When Joyce finally agreed to let Heather see her daughter, she told her that she would only be able to sit a minute, that she would have to switch with her and Jessica Hardin, Savannah’s stepmother. “And don’t be touching her a lot,” Heather says Joyce said when she hugged Savannah.

“When you looked at Joyce you didn’t see an upset person. There was just…nothing,” Heather says of her ex-mother-in-law’s demeanor. After they had taken Savannah off the breathing machines, Heather says, Joyce started to panic.

“She pinned Jessica up against the side of the hospital wall. She was staring into her eyes and telling her in a low stern voice, ‘Listen here, you need to pull it together. Do you understand what I’m trying to tell you? There’s a lot on the line here.’”

“And I knew something wasn’t right,” Heather says.


Savannah’s grandmother had reason to worry.

Both she and Jessica Hardin would be arrested the next day on charges of murder for Savannah’s death. Joyce Garrard currently is on trial in Alabama facing capital murder charges. She maintains her innocence, but if found guilty, she could receive a death sentence or life without parole.

According to investigators, on the afternoon of February 17, 2012, Garrard—whom prosecutors have dubbed the “drill sergeant from hell”—forced little Savannah to run 50-foot sprints for close to three hours while carrying firewood the size of cinder blocks, until the girl collapsed from vomiting and dehydration. It was corporal punishment, officials say, for eating chocolate bars on the school bus and lying about it.

At Garrard’s trial, witnesses for the prosecution have testified about what went on during Savannah’s last hours.
A neighbor said he watched Savannah as she begged Garrard to stop.

“Keep running,” Garrard replied. “I didn’t tell you you could stop.” When Savannah pleaded for her stepmother, Jessica Hardin, to stop the punishment, Garrard reportedly said, “‘Don't look at her. She won’t help you.”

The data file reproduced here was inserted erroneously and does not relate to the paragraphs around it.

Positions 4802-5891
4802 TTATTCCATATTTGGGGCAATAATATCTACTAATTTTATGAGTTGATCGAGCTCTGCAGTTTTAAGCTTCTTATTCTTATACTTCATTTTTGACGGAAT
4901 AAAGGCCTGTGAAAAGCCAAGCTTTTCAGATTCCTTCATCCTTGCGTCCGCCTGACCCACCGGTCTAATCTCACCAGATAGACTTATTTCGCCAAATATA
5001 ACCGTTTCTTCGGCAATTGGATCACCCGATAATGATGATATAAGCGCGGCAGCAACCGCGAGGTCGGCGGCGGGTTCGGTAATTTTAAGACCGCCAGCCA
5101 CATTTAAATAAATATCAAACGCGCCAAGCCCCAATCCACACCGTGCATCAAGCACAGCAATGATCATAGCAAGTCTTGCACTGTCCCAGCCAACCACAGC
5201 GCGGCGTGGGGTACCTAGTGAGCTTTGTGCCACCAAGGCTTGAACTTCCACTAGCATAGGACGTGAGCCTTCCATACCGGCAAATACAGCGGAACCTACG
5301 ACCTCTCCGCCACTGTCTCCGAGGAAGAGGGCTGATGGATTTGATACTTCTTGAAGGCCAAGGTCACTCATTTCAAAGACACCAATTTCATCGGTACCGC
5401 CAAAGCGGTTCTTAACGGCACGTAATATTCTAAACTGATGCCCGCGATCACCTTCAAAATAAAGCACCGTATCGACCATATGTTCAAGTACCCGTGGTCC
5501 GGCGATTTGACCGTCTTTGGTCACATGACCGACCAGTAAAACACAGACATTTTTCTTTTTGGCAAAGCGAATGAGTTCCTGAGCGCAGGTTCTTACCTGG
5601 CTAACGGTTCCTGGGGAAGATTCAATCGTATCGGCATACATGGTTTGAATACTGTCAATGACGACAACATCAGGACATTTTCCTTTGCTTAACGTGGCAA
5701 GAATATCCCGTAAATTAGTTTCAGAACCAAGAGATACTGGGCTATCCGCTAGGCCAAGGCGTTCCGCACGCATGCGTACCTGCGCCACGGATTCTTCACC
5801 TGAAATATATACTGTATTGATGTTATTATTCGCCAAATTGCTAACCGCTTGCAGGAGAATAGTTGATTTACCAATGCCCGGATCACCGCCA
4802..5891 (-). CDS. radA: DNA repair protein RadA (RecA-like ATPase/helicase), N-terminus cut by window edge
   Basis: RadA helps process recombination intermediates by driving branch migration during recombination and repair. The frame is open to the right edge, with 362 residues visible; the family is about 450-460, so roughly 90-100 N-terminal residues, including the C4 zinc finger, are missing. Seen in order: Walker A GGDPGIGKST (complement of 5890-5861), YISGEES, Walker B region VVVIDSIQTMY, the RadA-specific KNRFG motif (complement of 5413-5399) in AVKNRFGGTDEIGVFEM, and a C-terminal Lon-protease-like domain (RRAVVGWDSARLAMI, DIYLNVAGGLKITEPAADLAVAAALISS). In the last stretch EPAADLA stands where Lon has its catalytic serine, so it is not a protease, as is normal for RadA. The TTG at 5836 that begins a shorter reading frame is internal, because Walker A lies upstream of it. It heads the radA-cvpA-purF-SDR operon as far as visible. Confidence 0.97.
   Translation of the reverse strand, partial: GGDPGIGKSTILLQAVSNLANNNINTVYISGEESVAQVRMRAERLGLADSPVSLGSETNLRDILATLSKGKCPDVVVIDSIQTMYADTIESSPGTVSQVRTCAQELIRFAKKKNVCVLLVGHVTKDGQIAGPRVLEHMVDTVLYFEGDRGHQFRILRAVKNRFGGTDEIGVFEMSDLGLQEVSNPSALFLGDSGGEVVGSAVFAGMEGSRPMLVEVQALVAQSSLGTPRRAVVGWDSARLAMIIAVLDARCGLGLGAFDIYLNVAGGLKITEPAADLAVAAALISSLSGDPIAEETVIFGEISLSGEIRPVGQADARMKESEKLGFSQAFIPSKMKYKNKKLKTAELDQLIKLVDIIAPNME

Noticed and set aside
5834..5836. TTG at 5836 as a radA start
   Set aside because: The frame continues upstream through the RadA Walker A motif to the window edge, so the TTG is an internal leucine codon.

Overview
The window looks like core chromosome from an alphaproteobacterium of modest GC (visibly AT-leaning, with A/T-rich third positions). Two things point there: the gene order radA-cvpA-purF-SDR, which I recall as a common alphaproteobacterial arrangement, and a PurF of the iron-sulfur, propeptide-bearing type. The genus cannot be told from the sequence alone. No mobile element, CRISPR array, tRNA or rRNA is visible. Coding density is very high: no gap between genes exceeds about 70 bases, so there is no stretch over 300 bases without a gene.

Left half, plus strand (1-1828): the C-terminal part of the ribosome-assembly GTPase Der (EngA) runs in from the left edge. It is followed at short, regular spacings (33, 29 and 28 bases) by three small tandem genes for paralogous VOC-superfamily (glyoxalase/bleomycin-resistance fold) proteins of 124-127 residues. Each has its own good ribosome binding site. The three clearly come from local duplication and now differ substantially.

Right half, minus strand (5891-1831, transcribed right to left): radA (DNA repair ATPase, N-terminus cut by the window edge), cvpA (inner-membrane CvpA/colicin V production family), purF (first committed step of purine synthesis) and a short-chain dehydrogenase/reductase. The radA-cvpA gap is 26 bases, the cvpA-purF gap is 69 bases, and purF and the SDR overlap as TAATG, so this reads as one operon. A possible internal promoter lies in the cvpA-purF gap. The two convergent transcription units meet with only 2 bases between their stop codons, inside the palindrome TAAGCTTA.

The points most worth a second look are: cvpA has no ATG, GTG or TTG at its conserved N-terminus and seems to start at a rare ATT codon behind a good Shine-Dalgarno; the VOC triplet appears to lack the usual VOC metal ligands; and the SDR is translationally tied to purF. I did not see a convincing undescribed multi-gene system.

It seems Garrard was right. Officials say Savannah’s mother and father were miles away and Savannah’s stepmother (who has also been charged with murder for failing to intervene), her neighbors, and the bus driver who all watched as the punishment was taking place, did nothing to stop it.

A surveillance video taken from the bus Savannah rode to school captured a conversation between bus driver Raeanna Holmes and Garrard. On it, Garrard tells the driver, “She’s going to run until I tell her to stop.”

“She’s going to learn,” Garrard said.

Savannah ran until she couldn’t anymore. Neighbors testified they thought the punishment would stop when they saw Savannah down on all fours, vomiting in the yard. Garrard was pouring water in her mouth. Eventually Savannah just collapsed and her stepmother finally called 911.

When an ambulance arrived, medics found the 75-pound girl in panties and a T-shirt, passed out on the lawn, freezing and soaked to the bone, a wet blanket laid on top of her. Cuts from the firewood lined Savannah’s arms.


When a child suffers such a horrific ordeal, the natural question follows: Where were her parents? In Savannah’s case the answer is simple: Her mother was in Florida, her father overseas working as a civilian contractor. The “why” behind Savannah’s separation from her mother is much more complicated.

Robert and Heather Hardin got married young after getting pregnant with Savannah. Robert’s mother, Joyce Garrard, had arranged the shotgun wedding, Heather says. “In two weeks we planned to get married by a pastor I didn’t know, in a church I had never been to,” she says.

Robert joined the military and was gone for long stretches. Before long, the two had grown apart and by the time Savannah was 3 years old, her parents’ divorce was final and Heather had moved with her daughter to Plant City, Florida. The divorce wasn’t amicable. As Heather boarded the plane to Florida, she says Robert said, “I hate you and you’ll pay for this one day.”

But it was Robert who started paying, $200 a month in child support, and even when he moved to Jacksonville, Florida, in 2006, he didn’t see much of Savannah. By 2009, he was remarried, to Jessica Hardin, and had had another child, their son Gavin. According to Heather, his new family sparked a desire on Robert’s part to be a bigger part of Savannah’s life.

Heather says Robert started asking to take Savannah on the holidays and weekends. He would come to see her cheer at Little League games and the co-parenting arrangement was working well. Savannah went to visit her dad on spring break in 2009—but when Heather arrived at the usual exchange point in Daytona, she says Robert never showed. Heather says Robert was adamant: “I’m not giving her back,” he said.